a curse and a bless-you-ing. 
I didn't start writing this blog to tell you about how spoiled I was but--before we return to the story of the exploding chemistry set--that's what you're going to get.

Exhibit "eh?" of Peter's indulgedness? When I was a little kid I whined one Spring day that I had to wait ALL THE WAY THROUGH SUMMER UNTIL late September to have my birthday. Chimes in my darling older  brother Tom, who was born May 17th: "You can have my birthday. I'm not using it." Pretty spoiled, eh? 

Not once did I hear "You are going to eat everything on your plate, young man." 

Neither did Huena--a registered nurse--discourage me from pouring, on to a bowl of Sugar Frosted Flakes--spoonfuls of grade-A granulated white refined Redpath sugar.

Throughout all of elementary school, whenever I wanted to stay home from school, all I had to do was tell my nurse mom that I had a sore stomach, and she let me.

Did it happen a lot? When our grade eight class put together a yearbook, my classmate Michael Kohut or maybe Tim Gallagher wrote something along the lines of, "Rumour has it Peter actually attended one full week of school this year." 

I had an early morning Globe and Mail paper route; but whenever I didn't feel like getting out of bed Huena shanghai'd one of my older brothers or sisters to do it for me.  I still got the pay. 

Jeopardy answer? "The House." Jeopardy question?"Growing up, what did Peter have run of?"

My nickname--as invented by one of those same older brothers or sisters--was "Little Hitler." 

My parents never yelled at me..

POLYMATH-A-MATIC: Not only do I design scientific experiments,
I draw badges for people like me. (Prototype by the author.)
Even the day Mike Blondin and I set the house on fire.

We were playing with the  chemistry set I was just talking about. (Hadn't mom seen the word set right there on the box? As in set a fire? Hahahaa.)

I can't remember what grade we were in. I'm thinking six. Mike and I were in the boys' room on the second floor of our one-and-a-half-storey home, farting around with the chemistry set's so-called Bunsen burner. I use "so-called" because that one-and-three-quarters-inch-tall and one-by-one-inch-square glass jar with a screw-on cap was no closer to a real Bunsen burner--the scientific device invented by the German Chemist Robert Bunsen in 1855--than this blog is to real journalism.)

If anybody recalls what else was in those chemistry sets, besides test tubes, I'd like to hear it. Who knows what might have been? Given the chance, me and Mike coulda built Northern Ontario's first meth lab!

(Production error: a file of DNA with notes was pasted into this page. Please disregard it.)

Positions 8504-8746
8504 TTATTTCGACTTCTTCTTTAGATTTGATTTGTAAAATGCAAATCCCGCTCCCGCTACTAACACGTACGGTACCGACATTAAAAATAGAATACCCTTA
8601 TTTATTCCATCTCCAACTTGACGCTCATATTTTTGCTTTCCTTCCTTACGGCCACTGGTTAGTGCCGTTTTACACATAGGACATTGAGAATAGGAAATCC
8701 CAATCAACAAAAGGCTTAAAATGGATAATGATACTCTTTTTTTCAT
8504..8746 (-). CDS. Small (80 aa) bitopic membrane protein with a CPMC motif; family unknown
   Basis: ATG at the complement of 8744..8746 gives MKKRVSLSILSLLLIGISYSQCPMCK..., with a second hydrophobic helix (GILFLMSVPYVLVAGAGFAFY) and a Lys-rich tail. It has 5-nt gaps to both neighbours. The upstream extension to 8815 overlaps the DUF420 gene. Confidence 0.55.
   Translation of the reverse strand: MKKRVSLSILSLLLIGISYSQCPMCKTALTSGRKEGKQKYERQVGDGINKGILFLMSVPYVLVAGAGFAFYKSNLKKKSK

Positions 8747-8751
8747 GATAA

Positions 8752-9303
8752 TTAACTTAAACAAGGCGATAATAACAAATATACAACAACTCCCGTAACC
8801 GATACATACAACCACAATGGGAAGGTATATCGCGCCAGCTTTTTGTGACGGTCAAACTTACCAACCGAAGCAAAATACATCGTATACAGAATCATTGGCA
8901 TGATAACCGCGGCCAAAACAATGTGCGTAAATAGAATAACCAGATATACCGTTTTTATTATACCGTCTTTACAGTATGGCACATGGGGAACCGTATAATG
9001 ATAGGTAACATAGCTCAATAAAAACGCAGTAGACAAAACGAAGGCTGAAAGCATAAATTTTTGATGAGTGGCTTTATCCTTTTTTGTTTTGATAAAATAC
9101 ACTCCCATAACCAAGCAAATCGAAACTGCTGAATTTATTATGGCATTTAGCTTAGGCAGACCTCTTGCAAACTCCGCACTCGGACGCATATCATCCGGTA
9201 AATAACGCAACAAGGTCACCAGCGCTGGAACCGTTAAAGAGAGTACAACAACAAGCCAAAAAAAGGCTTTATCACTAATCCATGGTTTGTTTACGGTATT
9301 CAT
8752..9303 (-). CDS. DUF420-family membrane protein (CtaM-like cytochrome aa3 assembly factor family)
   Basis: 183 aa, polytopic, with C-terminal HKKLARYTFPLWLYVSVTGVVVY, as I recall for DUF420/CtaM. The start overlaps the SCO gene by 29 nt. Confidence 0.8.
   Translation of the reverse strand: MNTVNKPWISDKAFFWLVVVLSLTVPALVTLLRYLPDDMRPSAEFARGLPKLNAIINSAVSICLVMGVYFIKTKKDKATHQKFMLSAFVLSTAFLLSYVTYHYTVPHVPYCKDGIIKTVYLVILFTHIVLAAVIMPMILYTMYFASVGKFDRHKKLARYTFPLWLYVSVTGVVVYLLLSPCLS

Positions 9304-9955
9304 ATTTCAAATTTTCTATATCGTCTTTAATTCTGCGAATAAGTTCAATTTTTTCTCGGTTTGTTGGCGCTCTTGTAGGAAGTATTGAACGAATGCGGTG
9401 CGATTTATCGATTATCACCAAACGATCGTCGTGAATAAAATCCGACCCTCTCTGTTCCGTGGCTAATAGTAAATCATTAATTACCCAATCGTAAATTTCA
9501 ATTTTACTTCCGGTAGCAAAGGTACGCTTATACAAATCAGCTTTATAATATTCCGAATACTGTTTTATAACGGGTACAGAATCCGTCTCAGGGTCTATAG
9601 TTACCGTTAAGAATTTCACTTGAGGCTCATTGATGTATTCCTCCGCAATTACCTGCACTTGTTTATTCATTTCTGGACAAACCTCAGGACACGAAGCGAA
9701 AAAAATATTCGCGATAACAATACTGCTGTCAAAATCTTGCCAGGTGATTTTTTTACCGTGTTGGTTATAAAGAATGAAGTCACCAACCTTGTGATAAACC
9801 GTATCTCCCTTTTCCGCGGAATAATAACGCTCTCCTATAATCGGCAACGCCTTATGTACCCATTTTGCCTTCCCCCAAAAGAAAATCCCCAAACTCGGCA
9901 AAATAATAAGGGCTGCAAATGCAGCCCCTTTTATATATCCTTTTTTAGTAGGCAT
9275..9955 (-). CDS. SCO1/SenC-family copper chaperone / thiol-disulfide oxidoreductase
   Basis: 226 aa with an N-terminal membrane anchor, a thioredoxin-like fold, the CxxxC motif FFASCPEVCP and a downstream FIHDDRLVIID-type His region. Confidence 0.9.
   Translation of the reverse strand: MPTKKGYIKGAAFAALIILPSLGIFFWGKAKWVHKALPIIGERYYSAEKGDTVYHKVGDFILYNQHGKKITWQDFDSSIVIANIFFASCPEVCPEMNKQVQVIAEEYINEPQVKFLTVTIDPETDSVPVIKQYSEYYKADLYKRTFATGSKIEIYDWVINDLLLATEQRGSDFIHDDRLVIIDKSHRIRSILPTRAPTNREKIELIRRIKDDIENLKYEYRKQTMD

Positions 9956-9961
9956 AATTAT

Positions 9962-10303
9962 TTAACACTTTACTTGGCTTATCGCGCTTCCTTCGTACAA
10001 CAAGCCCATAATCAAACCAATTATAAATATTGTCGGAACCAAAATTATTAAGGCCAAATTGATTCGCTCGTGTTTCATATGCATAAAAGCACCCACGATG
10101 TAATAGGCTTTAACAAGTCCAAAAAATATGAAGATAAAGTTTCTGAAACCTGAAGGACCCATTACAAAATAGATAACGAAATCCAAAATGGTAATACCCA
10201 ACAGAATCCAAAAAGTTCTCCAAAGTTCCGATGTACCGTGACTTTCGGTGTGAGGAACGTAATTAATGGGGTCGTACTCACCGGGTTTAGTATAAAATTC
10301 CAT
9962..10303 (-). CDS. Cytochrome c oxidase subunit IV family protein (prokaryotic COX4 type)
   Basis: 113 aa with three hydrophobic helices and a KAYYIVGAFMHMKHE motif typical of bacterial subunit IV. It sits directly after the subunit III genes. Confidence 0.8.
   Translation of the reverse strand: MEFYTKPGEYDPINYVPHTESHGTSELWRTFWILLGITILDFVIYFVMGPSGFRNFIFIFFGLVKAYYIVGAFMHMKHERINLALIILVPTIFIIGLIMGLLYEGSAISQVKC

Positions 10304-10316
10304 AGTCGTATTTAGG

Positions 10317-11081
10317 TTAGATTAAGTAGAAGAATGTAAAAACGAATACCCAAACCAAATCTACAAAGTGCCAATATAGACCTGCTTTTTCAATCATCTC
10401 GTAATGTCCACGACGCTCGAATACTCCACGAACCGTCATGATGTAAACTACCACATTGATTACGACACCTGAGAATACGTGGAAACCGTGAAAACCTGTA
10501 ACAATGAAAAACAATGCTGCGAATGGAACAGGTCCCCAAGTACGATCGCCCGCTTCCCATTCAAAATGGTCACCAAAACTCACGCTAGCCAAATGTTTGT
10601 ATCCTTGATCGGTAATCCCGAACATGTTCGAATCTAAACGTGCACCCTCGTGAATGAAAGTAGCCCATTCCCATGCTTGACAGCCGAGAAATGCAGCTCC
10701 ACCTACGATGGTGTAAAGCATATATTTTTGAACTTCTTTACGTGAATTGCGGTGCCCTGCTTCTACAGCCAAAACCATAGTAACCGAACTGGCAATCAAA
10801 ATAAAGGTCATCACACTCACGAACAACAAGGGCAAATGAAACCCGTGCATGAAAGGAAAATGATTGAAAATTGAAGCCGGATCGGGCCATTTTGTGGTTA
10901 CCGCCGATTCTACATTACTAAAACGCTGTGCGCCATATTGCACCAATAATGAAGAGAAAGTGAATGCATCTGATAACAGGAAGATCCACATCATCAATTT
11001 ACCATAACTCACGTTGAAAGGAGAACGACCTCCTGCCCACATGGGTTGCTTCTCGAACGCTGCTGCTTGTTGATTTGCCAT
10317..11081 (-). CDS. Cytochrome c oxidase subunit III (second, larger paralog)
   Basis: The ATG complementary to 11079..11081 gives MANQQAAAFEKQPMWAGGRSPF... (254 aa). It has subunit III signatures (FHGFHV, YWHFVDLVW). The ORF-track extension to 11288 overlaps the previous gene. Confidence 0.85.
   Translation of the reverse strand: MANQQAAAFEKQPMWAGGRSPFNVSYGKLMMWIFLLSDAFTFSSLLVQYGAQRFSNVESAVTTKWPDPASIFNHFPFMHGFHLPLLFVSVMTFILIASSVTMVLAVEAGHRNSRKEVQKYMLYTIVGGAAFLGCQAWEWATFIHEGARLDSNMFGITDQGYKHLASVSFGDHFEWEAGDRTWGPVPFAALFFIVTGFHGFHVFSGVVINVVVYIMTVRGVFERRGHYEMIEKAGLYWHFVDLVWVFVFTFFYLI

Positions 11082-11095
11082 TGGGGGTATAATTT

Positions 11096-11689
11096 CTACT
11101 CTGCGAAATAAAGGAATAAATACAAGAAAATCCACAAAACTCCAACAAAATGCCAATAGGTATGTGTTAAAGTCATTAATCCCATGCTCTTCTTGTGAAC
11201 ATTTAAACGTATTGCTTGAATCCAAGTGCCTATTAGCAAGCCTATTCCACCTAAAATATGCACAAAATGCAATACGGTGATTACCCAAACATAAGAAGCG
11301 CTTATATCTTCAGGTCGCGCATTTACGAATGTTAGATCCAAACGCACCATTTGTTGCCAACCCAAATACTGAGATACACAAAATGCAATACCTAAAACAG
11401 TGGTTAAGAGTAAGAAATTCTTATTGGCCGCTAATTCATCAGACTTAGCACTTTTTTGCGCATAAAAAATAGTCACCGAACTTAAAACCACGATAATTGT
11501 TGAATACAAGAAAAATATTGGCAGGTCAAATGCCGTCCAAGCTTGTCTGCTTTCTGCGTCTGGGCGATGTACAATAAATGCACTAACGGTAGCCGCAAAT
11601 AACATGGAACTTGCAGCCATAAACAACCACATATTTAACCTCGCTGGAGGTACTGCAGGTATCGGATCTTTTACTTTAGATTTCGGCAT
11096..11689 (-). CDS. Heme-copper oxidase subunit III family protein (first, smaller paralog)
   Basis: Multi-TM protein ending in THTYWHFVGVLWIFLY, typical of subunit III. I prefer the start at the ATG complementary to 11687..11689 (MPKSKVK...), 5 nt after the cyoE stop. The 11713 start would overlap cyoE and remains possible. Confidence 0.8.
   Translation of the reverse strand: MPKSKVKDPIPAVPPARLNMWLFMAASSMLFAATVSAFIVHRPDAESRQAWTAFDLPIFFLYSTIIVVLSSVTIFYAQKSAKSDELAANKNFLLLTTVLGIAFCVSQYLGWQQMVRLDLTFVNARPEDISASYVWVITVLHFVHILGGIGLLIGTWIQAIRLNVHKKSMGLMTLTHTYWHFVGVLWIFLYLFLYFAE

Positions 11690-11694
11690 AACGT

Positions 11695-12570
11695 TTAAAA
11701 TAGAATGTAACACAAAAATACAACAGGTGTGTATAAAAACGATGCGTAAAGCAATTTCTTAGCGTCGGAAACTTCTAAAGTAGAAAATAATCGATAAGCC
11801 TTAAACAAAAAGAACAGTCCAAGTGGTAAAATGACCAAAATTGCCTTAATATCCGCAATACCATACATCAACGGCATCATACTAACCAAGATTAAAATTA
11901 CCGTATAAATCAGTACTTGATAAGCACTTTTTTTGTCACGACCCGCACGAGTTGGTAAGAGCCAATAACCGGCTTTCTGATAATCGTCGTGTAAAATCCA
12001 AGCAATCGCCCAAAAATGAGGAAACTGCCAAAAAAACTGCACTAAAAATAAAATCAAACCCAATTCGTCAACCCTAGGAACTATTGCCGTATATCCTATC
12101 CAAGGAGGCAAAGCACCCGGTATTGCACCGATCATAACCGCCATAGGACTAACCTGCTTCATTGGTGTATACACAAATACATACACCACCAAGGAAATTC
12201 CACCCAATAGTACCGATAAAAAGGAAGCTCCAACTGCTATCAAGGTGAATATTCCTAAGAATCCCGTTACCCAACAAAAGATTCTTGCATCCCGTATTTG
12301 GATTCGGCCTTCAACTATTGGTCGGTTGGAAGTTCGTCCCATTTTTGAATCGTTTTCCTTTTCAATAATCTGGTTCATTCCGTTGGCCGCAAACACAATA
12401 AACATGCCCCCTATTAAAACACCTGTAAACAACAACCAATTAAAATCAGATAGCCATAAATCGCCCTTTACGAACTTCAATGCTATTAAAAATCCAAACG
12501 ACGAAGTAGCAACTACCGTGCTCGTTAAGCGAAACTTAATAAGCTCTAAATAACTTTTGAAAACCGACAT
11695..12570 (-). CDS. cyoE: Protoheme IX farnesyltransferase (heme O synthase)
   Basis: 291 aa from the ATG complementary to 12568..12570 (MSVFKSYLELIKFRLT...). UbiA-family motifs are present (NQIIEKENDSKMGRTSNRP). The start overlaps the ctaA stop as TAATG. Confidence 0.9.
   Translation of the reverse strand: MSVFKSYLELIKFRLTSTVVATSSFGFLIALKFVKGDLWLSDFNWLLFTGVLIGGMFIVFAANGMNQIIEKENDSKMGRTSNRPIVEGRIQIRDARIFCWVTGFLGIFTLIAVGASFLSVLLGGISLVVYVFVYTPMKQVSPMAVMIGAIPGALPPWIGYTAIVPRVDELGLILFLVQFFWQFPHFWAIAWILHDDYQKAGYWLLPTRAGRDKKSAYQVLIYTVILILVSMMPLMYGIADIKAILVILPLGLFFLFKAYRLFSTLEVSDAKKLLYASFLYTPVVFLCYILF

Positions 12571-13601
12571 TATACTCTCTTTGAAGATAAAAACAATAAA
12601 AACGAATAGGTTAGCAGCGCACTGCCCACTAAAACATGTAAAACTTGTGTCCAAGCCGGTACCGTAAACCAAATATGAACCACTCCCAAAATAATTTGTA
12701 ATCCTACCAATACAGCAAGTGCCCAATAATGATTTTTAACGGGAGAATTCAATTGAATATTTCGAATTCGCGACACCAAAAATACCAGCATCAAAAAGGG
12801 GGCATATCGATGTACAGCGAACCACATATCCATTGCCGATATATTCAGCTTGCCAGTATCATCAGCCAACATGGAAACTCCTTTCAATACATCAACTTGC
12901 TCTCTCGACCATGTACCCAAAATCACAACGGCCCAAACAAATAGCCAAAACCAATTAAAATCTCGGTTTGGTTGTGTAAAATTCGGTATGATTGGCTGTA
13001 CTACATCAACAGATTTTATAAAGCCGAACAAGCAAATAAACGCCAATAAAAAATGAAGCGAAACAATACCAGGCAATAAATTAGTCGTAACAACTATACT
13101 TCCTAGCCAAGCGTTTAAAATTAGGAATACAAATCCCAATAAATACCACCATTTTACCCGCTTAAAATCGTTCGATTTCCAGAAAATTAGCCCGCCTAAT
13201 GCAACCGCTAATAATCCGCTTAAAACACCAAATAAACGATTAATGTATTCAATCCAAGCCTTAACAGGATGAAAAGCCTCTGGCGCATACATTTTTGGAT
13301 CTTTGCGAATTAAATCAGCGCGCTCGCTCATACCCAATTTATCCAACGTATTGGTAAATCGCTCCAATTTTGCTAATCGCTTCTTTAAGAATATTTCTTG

But the only thing we were interested in was fire.  

One of us decided he wanted to see what would happen if you poured alcohol directly on to the flame . Here's the answer. It splashes on the bedroom wall and the whole thing lights up.

Fortunately, our laboratory had a huge workng sink in it. 

The Carter household had three bedrooms. The bedroom facing our street was the girls'; the backyard-facing one was the boys', and my parents slept downstairs. Way before I and most of my brothers and sisters came along, my parents rented out the second storey and that's why there was a sink.

So when the house wall started burning--there was at least four square feet of wall aflame--I ran downstairs yelling "fire fire!" and Mike turned on the water and blew his lungs out and miraculously doused the flame. (It could have something to do with the religious statues and icons my mom filled all the spare space with. As I believe Ed once said--except I think he was talking about the hired help-- "every cook and nanny." We had more holy pictures than did St. Clement's, our local.) 

The outcome could have been worse.

Still, I didn't get reprimanded. 

Maybe my mom, after having raised nine kids before me, was just  tired. Perhaps she was secretly hoping the place would go up in flames and she'd get a bigger replacement.  

My sister Mary was on hand that day.  And she still lives in the same house. 

I could phone and ask her if she remembers what ensued, but what good would that do? She'd probably just tease me and laugh.  

More at than with, but that's what siblings are for.

Friday, August 4, 2023

Where the eavesedropping meets the eavestroughing

WORK WORK WORK, that's all I ever do. 

I'm going to tell you a true story that could-- if things went really wrong-- get at least two people into trouble, and I sincerely hope nothing bad happens. But too bad if it does; the story's just itching to be shared. I'm mean that way.

First, you have to know that I am lucky enough to have a job I can do on my front porch, comfortable in a Muskoka chair that my son Michel built. I love my work and enjoy the passing scenery and sometimes, I even get jealous of me.